“I’ll tell you what that’s going to yield,” he said, “a generation that’s grown up in that environment, who now have opportunities that they wouldn’t have had before. 25 years ago, your best opportunity was if you’re a white male, probably private school educated. Now there are a lot more people who have an opportunity. And those people are coming of age. And as far as I’m concerned, people do their best work when they’re in their late 30s onwards. So I’d expect in 10 years’ time a lot of very impressive people in positions of power, who had the doors open to them that might not have been before.”

“And I personally am quite excited to see what they have to offer when it comes time for them to deliver. So I’m not pessimistic. Yes, there’s going to be shit, but we’ll find a way.”

Licciardello will be appearing alongside April Palmerlee, the Chief Executive officer of AmCham, Christopher Pyne, former Australian Defence Minister and Bruce Wolpe, Author of Trump’s Australia at the American Chamber of Commerce in Australia’s 2024 US Election Special Event.

“I’m particularly excited about Christopher Pyne,” said Licciardello. “I’ve always admired him as being an intelligent guy. When we used to do The Chaser, we always found him to be extremely intelligent, and he just didn’t say stupid things pretty much ever, which was rare in Australian politics.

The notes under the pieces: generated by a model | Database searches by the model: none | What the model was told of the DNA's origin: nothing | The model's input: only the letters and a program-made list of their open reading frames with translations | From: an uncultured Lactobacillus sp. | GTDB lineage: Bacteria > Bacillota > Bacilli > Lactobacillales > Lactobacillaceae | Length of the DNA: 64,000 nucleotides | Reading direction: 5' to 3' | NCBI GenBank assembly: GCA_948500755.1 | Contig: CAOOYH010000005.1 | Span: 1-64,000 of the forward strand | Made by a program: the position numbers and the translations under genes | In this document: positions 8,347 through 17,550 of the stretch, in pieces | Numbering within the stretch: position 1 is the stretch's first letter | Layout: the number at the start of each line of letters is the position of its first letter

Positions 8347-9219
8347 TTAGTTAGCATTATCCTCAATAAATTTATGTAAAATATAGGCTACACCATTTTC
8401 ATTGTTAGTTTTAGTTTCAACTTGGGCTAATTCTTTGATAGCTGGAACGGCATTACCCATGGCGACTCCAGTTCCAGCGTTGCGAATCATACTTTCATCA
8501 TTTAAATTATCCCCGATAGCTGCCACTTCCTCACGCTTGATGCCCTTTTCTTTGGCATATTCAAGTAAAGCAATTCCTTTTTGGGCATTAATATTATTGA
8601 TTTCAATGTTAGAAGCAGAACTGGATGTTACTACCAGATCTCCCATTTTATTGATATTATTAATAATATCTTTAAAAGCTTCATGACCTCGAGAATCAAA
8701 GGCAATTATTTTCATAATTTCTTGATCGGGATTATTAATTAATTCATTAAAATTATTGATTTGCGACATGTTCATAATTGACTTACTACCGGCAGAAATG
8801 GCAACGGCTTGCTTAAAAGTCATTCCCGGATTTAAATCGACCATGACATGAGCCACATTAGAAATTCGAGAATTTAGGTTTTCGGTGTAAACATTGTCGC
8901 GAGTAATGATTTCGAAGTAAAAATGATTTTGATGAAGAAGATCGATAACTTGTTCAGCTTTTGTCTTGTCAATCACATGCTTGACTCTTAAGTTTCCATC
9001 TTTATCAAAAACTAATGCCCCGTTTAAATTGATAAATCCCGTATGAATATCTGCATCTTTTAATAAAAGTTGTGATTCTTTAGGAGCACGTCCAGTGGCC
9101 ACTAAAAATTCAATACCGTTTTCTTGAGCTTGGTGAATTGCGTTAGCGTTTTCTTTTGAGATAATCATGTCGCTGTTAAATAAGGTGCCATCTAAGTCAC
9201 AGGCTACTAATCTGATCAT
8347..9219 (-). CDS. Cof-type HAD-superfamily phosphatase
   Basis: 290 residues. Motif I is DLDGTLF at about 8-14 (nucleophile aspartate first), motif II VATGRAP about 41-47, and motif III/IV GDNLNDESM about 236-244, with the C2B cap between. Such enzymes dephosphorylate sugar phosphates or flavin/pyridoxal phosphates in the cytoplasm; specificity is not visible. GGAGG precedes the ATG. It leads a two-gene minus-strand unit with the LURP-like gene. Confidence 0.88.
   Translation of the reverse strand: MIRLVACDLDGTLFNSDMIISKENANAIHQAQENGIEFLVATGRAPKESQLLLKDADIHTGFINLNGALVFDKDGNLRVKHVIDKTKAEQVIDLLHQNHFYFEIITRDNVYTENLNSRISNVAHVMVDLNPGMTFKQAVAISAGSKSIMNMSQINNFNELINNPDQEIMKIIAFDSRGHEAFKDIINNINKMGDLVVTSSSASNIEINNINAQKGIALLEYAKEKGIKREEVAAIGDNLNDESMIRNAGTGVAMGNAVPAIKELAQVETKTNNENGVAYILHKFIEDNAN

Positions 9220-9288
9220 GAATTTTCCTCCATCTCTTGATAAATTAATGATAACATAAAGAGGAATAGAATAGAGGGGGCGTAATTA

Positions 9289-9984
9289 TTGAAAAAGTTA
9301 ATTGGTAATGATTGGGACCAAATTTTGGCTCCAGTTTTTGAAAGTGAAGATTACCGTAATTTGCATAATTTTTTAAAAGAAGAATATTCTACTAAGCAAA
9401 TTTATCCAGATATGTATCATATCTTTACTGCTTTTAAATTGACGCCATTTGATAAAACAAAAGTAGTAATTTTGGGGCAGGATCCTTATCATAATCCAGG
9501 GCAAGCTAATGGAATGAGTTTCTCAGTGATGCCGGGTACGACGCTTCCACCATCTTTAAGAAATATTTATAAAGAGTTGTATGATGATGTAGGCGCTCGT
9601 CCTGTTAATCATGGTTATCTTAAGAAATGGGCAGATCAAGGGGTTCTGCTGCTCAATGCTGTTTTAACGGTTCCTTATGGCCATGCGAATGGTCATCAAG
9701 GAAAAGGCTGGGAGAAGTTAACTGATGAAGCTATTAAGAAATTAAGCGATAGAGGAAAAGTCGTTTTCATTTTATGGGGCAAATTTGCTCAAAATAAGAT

“I love talking to him after he’s left Parliament, so he can be unleashed to a certain extent. Certainly, we had a little prep session on Zoom, and he was very unbridled. I think he will be worth the price of admission.”

Those who are interested in hearing more of Licciardello’s thoughts will have an opportunity to catch him in action at the American Chamber of Commerce in Australia’s 2024 US Election Special Event at the Emporium Hotel South Bank on Thursday July 4.Tickets are still available to the 2024 US Election Special Event on the AmCham website